[Show abstract][Hide abstract] ABSTRACT: The c-MET receptor has a function in many human cancers and is a proven therapeutic target. Generating antagonistic or therapeutic monoclonal antibodies (mAbs) targeting c-MET has been difficult because bivalent, intact anti-Met antibodies frequently display agonistic activity, necessitating the use of monovalent antibody fragments for therapy. By using a novel strategy that included immunizing with cells expressing c-MET, we obtained a range of mAbs. These c-MET mAbs were tested for binding specificity and anti-tumor activity using a range of cell-based techniques and in silico modeling. The LMH 80 antibody bound an epitope, contained in the small cysteine-rich domain of c-MET (amino acids 519-561), that was preferentially exposed on the c-MET precursor. Since the c-MET precursor is only expressed on the surface of cancer cells and not normal cells, this antibody is potentially tumor specific. An interesting subset of our antibodies displayed profound activities on c-MET internalization and degradation. LMH 87, an antibody binding the loop connecting strands 3d and 4a of the 7-bladed β-propeller domain of c-MET, displayed no intrinsic agonistic activity but promoted receptor internalization and degradation. LMH 87 inhibited HGF/SF-induced migration of SK-OV-3 ovarian carcinoma cells, the proliferation of A549 lung cancer cells and the growth of human U87MG glioma cells in a mouse xenograft model. These results indicate that c-MET antibodies targeting epitopes controlling receptor internalization and degradation provide new ways of controlling c-MET expression and activity and may enable the therapeutic targeting of c-MET by intact, bivalent antibodies.
[Show abstract][Hide abstract] ABSTRACT: Little is known about the large ectodomain of MET, the product of the c-met protooncogene and receptor for hepatocyte growth factor/scatter factor (HGF/SF). Here, we establish by deletion mutagenesis that the HGF/SF and heparin-binding sites of MET are contained within a large N-terminal domain spanning the alpha-chain (amino acids 25-307) and the first 212 amino acids of the beta-chain (amino acids 308-519). Neither the cystine-rich domain (amino acids 520-561) nor the C-terminal half of MET (amino acids 562-932) bind HGF/SF or heparin directly. The MET ectodomain, which behaves as a rod-shaped monomer with a large Stokes radius in solution, binds HGF/SF in the absence or presence of heparin, and forms a stable HGF/SF-heparin-MET complex with 1:1:1 stoichiometry. We also show that the ligand-binding domain adopts a beta-propeller fold, which is similar to the N-terminal domain of alphaV integrin, and that the C-terminal half contains four Ig domains (amino acids 563-654, 657-738, 742-836, and 839-924) of the unusual structural E set, which could be modeled on bacterial enzymes. Our studies provide 3D models and a functional map of the MET ectodomain. They have broad implications for structure-function of the MET receptor and the related semaphorin and plexin proteins.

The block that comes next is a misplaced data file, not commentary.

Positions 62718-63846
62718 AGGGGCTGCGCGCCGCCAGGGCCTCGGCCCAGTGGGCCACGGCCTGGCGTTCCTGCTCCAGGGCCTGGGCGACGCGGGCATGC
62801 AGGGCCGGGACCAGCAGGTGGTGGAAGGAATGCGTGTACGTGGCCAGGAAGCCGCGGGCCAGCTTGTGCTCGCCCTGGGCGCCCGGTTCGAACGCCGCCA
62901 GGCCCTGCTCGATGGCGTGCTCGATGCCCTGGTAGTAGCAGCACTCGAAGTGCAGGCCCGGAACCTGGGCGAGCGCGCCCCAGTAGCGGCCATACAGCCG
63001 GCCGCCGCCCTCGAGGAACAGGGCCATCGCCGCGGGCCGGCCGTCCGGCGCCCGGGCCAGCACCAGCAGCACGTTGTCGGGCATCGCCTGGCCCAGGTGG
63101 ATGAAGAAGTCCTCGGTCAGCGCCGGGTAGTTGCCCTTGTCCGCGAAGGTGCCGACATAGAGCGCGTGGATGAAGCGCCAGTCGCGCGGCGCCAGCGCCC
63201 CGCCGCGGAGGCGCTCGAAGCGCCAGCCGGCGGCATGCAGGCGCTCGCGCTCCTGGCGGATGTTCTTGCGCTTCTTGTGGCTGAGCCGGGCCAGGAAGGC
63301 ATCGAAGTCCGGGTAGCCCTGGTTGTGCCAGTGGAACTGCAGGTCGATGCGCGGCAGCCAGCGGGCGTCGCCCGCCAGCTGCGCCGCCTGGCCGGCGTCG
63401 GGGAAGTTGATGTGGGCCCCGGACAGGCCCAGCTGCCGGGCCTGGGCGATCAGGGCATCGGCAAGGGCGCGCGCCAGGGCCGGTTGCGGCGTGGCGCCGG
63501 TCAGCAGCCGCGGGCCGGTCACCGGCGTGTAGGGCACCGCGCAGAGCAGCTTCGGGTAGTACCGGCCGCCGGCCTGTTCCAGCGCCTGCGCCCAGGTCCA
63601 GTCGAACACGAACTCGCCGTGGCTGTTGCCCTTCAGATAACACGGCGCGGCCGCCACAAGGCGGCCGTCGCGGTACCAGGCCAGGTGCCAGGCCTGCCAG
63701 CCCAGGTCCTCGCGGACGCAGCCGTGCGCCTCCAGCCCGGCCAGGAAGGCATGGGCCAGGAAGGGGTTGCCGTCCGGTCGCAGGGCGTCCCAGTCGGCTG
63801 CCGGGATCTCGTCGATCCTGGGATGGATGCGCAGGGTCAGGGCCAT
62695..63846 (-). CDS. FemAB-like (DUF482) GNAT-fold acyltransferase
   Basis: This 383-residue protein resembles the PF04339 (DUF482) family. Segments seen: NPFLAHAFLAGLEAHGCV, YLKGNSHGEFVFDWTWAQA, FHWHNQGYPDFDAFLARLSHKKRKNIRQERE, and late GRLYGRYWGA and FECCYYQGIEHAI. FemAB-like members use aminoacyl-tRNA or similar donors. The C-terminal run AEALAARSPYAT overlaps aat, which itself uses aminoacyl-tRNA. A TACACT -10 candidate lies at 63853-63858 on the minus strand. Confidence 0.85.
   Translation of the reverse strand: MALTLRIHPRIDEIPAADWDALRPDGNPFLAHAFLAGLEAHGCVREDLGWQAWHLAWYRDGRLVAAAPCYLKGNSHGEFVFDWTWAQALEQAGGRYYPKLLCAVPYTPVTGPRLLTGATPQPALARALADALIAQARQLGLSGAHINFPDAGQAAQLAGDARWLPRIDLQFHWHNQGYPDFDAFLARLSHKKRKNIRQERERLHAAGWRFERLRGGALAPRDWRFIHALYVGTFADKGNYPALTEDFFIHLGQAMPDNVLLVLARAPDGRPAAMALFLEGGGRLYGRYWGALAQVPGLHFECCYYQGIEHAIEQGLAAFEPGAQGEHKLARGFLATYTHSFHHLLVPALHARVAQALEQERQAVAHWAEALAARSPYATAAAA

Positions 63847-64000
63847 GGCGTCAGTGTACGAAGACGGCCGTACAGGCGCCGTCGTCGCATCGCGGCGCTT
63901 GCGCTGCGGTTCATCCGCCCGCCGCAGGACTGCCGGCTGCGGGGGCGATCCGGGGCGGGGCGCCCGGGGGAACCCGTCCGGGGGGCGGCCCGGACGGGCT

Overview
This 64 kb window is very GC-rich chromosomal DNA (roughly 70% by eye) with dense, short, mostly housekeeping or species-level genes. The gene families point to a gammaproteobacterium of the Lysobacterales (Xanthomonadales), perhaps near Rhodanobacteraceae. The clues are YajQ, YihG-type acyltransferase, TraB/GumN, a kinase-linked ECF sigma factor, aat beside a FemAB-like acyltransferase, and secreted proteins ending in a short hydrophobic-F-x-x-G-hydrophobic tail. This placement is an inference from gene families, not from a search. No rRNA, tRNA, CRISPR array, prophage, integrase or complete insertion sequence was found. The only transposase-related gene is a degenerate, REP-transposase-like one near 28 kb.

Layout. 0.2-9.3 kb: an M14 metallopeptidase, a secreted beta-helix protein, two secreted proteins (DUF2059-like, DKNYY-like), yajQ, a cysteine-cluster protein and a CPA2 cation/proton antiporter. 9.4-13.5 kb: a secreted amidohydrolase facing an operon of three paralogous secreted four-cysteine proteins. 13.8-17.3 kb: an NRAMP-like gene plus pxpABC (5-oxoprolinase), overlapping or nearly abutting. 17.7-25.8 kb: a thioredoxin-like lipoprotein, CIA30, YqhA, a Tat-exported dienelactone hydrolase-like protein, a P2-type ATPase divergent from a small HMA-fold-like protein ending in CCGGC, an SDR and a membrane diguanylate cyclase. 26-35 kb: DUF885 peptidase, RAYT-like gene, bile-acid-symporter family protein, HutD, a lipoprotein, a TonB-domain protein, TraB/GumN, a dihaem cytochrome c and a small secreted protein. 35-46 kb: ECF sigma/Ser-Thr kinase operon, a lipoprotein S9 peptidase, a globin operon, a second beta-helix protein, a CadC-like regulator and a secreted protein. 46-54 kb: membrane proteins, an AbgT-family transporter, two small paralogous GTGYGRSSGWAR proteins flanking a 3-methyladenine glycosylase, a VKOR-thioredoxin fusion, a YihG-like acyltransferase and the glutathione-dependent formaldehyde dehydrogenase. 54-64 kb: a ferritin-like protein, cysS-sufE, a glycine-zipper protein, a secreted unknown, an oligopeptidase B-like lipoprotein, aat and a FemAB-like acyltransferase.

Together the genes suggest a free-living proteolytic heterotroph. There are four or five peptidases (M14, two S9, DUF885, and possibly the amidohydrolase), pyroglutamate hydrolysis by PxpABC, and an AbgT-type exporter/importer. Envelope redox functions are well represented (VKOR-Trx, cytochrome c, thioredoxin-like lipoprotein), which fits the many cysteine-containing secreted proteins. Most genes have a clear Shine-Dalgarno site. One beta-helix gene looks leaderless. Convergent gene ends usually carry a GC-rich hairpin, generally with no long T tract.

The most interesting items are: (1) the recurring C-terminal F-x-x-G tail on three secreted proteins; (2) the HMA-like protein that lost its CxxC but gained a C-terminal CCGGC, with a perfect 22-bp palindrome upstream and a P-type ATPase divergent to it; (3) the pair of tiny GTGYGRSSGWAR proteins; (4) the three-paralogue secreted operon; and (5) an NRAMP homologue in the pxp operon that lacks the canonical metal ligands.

Full-text · Article · Nov 2003 · Proceedings of the National Academy of Sciences